Virginia pepperweed

Pictured above: Virginia pepperweed (Lepidium virginicum) by Mary Keim. Click on terms for botanical definitions. View post as a PDF.

Virginia pepperweed (Lepidium virginicum) begins as a low-growing basal rosette of deeply lobed leaves. Arising from the rosette on branching stems are elongated racemes of tiny whitish-yellow flowers. They have the appearance of thin, greenish-white bottlebrushes. Leaves are linear to lanceolate and toothedSeeds develop along the stem and vary in shape but most commonly resemble a flat, lentil-shaped disk.

Virginia pepperweed is the larval host for the Checkered white butterfly. by Mary Keim

Virginia pepperweed flowers are hermaphroditic (have both male and female organs) and are pollinated by a variety of insects, especially bees. The plant is a larval host for the Checkered white (Pontia protodice) (pictured above) and Great Southern white (Ascia monuste) butterflies.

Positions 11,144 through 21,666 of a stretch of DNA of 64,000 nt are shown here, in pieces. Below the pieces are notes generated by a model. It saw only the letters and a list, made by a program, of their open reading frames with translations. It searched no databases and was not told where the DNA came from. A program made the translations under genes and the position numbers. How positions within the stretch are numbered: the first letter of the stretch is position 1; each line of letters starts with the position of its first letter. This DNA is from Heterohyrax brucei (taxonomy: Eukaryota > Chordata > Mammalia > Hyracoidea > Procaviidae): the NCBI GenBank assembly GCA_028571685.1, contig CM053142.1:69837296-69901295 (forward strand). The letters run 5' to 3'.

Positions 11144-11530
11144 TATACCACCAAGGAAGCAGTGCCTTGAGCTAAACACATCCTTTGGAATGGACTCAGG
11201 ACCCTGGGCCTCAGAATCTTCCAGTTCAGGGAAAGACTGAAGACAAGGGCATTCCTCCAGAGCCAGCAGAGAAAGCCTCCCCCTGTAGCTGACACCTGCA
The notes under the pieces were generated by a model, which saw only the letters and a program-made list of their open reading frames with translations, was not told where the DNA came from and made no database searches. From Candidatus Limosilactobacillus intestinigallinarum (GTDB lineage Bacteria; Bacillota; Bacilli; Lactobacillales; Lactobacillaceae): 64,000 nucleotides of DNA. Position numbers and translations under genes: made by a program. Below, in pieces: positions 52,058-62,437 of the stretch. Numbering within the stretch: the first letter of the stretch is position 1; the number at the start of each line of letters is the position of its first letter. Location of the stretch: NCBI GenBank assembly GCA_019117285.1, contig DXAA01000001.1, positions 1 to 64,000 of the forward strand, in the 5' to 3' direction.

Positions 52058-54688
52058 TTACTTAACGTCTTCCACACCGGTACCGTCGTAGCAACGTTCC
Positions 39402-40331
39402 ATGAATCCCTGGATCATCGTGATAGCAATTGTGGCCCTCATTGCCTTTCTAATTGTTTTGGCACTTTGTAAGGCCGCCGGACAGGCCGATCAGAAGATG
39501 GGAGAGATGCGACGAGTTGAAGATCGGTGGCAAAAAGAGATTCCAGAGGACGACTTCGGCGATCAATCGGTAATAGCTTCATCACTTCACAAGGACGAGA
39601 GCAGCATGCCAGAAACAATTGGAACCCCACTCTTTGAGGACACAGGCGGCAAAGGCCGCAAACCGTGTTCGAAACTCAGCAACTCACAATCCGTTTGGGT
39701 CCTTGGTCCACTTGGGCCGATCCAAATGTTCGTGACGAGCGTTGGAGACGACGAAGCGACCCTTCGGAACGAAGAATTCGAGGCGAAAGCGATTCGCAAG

Virginia pepperweed is a member of the mustard family and is edible to humans. The young leaves, which contain protein and vitamins A and C, can be added to salads or sauteed; the seeds can be used as a substitute for black pepper. (Doubtful? Pop a few clean seeds in your mouth and you will know immediately why this Florida native is sometimes called poor man’s pepper.)

Family: Brassicaceae (Mustard family)
Native range: Throughout Florida except Nassau and Glades counties
To see where natural populations of Virginia pepperweed have been vouchered, visit
Hardiness: 7-11
Soil: Dry, well-drained, sandy to rich soils
Exposure: Full sun
Growth habit: 6-20” tall
Garden tips: If eating Virginia pepperweed doesn’t appeal to you, the dried seed stems can also be used in flower arrangements. They are showy, sturdy, and last a long time. Although Virginia pepperweed is rarely planted intentionally, it can show up just about anywhere. It is so prolific that it has earned the title of “weed” — but as Ralph Waldo Emerson said, a weed is simply a “plant whose virtues have not yet been discovered”!